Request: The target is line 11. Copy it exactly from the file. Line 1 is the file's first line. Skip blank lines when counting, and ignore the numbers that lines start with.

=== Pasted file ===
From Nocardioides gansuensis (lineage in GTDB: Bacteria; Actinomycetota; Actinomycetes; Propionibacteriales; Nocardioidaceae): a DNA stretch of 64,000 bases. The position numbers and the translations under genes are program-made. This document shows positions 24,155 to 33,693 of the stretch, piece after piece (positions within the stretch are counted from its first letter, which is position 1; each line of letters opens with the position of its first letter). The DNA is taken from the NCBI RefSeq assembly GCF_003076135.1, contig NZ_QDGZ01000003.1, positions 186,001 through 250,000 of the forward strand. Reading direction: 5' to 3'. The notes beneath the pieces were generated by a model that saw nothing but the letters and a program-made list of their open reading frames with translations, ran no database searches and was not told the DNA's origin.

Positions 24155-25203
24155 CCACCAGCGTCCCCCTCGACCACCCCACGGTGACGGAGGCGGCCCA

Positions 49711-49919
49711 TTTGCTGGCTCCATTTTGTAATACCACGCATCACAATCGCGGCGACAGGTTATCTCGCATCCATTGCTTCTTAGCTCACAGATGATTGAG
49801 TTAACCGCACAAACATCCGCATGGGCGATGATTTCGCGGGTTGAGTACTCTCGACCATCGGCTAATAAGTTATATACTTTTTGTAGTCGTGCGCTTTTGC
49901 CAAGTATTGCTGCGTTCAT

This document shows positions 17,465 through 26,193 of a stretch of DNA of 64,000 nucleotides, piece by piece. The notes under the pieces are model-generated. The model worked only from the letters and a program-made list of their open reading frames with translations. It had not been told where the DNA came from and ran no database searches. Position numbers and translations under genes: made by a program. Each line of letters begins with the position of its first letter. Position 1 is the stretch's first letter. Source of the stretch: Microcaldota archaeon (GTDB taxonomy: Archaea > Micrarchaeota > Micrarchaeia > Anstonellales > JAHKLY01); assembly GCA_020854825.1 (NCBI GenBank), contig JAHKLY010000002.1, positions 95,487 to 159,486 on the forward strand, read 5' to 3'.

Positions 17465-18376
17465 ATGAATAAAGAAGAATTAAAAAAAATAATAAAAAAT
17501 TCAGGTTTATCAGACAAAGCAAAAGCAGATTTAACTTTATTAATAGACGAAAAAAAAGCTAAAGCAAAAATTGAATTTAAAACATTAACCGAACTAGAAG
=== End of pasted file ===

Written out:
17501 TCAGGTTTATCAGACAAAGCAAAAGCAGATTTAACTTTATTAATAGACGAAAAAAAAGCTAAAGCAAAAATTGAATTTAAAACATTAACCGAACTAGAAG